Let me just say that it’s easier to be surrounded by “yes” men. It’s more comfortable to be untested and to ride the status quo. I get it. I still get slightly squeamish when I send these posts for feedback. I love this mantra on criticism from Christine Kane: SWSWSWSW “Some will, some won’t. So what? Someone’s waiting.” There is someone out there waiting for this post on this topic. Whew. What a relief.

Cutting Loose. Lessons From Traveling With My 88 Year Old Father.

My dad’s 87 year old brother passed away suddenly several weeks ago in Florida. My dad wanted to attend the funeral and asked me to assist him. It turned out to be quite the adventure and gave me the opportunity to see my dad in a different light. My parents have traveled the world but in the last 15 years have remained “set” in their day to day routines. In retirement “auto-pilot” of doctor’s appointments, “Civilization” (a computer game), Food Network, checking for the newspaper and mail their rigid schedule is capped with dinner at 4:30…yes, 4:30. In the span of about 24 hours, we had made the arrangements and were prepared to venture beyond the envelope of about a 15 mile radius of our hometown. Ready or not, here we come.

This is my Dad's Thai lunch....ice cream.
This is my Dad’s Thai lunch….ice cream.

The amazing thing is that the trip opened my eyes to my dad’s resilience, adaptability and patience. One would think that one so set in his ways would have a difficult time adapting to modern technology, broken routines and uncertainty. Nope. Not a problem. It made me realized that a guy who traveled to Korea, hitch hiked across the US in his twenties and canoed in the wilderness of Canada…can handle just about anything you throw at him. Just because you usually live in a well honed routine, doesn’t mean you can’t break loose and venture out.

So this is what I learned:

1. Open. You need to be open; whether it’s Thai food, switching seats on the airplane or waiting to find the bathroom. My dad had no pre-set notions and was open to any change in course. I don’t think my dad ever had Thai food before but when my cousin suggested we eat there as a group, he was all in. Some folks sitting in his row on the airplane asked to switch seats…gladly. If we needed to find the gate at the airport before finding the men’s room; no sweat. Be open.

2. Trust. My dad trusted me completely. This was really gratifying. He had unfaltering faith in all the arrangements. I told him to check his bag (although he asked if it was free) he was willing to follow my direction and understood the rationale when everyone else came on the plane lugging a slew of carry-ons. Hotel, rental car, flights, parking, directions…he never questioned a single decision. If you want to break loose, go with someone you trust implicitly.

3. Patience. Pack some patience. My dad has this in spades. Anyone who taught 8th grade history for 30 years, has to have it in their DNA. We had two delayed flights and weren’t sure we were going to make a connection on the way home. He wasn’t anxious for a second. He would just open up his magazine and keep reading. Did I mention he is 88? If you aren’t blessed with the patience gene, try a little meditation.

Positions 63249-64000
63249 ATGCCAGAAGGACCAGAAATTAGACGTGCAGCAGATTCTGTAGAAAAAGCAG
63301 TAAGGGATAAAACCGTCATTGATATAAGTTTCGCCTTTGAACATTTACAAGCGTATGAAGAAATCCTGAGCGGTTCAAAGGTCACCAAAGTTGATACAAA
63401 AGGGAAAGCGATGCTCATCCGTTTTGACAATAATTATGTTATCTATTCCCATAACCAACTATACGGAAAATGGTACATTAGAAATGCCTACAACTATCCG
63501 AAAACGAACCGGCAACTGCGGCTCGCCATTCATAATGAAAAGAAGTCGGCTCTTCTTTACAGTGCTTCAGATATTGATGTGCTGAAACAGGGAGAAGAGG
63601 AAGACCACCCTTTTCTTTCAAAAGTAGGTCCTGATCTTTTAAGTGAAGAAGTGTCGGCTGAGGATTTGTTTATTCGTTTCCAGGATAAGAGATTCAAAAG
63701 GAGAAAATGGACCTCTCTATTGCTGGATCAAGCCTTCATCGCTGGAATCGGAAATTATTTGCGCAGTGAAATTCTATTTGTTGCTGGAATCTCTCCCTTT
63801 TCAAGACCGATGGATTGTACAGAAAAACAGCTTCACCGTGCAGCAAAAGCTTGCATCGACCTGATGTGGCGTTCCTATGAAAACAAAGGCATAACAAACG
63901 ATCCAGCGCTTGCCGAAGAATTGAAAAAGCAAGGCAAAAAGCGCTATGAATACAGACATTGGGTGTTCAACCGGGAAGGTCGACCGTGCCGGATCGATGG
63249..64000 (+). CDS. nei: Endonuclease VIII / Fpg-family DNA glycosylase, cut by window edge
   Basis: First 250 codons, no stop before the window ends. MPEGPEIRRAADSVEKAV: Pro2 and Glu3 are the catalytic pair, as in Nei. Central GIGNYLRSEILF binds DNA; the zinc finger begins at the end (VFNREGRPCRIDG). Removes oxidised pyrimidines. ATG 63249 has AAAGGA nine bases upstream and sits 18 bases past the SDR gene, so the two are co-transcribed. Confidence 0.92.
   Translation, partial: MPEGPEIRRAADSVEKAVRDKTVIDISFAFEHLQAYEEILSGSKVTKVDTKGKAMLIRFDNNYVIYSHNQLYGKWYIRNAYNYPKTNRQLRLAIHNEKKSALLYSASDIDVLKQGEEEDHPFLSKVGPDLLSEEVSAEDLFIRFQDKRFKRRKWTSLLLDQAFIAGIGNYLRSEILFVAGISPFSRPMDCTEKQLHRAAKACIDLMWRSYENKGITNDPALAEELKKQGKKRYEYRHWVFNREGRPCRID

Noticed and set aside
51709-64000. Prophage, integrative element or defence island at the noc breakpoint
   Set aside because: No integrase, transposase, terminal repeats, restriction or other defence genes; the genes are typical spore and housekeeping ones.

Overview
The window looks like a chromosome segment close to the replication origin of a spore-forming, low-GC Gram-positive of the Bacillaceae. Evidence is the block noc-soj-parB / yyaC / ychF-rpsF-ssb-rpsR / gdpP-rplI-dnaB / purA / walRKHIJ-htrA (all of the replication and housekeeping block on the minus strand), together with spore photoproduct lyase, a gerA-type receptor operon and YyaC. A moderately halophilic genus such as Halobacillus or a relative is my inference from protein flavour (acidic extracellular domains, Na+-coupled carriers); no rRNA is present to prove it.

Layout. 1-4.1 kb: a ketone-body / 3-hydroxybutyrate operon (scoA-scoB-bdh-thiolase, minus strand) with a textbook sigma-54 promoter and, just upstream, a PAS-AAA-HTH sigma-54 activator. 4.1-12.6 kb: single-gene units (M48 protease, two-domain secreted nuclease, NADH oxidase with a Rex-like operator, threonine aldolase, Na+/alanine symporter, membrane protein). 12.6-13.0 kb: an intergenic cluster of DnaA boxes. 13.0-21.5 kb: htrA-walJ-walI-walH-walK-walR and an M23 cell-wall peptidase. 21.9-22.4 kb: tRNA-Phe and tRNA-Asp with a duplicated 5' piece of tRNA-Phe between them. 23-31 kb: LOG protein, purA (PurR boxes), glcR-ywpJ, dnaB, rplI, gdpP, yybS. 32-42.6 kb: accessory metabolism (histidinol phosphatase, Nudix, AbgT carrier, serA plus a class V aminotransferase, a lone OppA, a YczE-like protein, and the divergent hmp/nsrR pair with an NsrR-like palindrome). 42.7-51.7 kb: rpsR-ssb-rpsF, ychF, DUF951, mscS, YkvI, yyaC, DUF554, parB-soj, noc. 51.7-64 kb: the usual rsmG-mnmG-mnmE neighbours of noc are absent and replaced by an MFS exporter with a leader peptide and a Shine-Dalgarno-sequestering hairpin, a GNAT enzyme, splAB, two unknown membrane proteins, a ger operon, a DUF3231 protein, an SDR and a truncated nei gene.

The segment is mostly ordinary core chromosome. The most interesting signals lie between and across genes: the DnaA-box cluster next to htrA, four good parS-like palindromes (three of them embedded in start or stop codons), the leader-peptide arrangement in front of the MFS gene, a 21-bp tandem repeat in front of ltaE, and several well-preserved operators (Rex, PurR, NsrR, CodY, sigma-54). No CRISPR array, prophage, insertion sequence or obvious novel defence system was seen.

4. Flexible. Anytime you want to break out of your routines, you need to be flexible. When we were connecting flights in Atlanta, we needed to find some lunch. “What do you want Dad?” Whichever line is shorter. Pizza it is. At a Thai restaurant for lunch but all you really want is dessert…ice cream it is. Three hours to kill? Head to the hotel for a nap. On the way back to Raleigh, we needed lunch again. Chinese food by gate A1 before getting on the plane. Be flexible.

5. Curiosity. When you venture out, make sure you have some curiosity. My dad can talk to anyone…I mean anyone. I remember when we were kids, if my dad was missing in action, he probably met someone in the check-out line. Upon his return, he would regale us with how interesting so and so was. He knew everyone in his row on the plane by the time we landed. You cannot talkto just anyone unless you have curiosity. Pack some curiosity when you break loose.

6. Habits. No matter where you venture to, you need to maintain some habits. Brushing your teeth, showering, and coffee in the morning. My dad has been telling me for years that he does 30 sit-ups in the morning…every morning. Sure enough, there he was at 7 AM in the bed next to me doing his sit-ups. Even amongst all of the travel and mayhem of unscheduled time, he managed to take his daily medications. Habits keep us on track and give us some normalcy amidst the chaos.

7. Prudence. Anyone from the depression era has a healthy dose of prudence. My dad wanted to know if the coffee on the plane was free…and the cookies as well. Was the coffee in the hotel lobby free? Was the breakfast free? It pays to double check. We didn’t realize some of the roads in the Orlando area were toll roads, but my co-pilot was ready with quarters by the second toll booth. It always pays to have a little prudence.

The experience of traveling with my dad was enlightening. I really admire him for his ability to roll with the punches (or plane delays) and his openness to constant schedule changes. Spending those three days with him was priceless. I’m glad we got to cut loose together.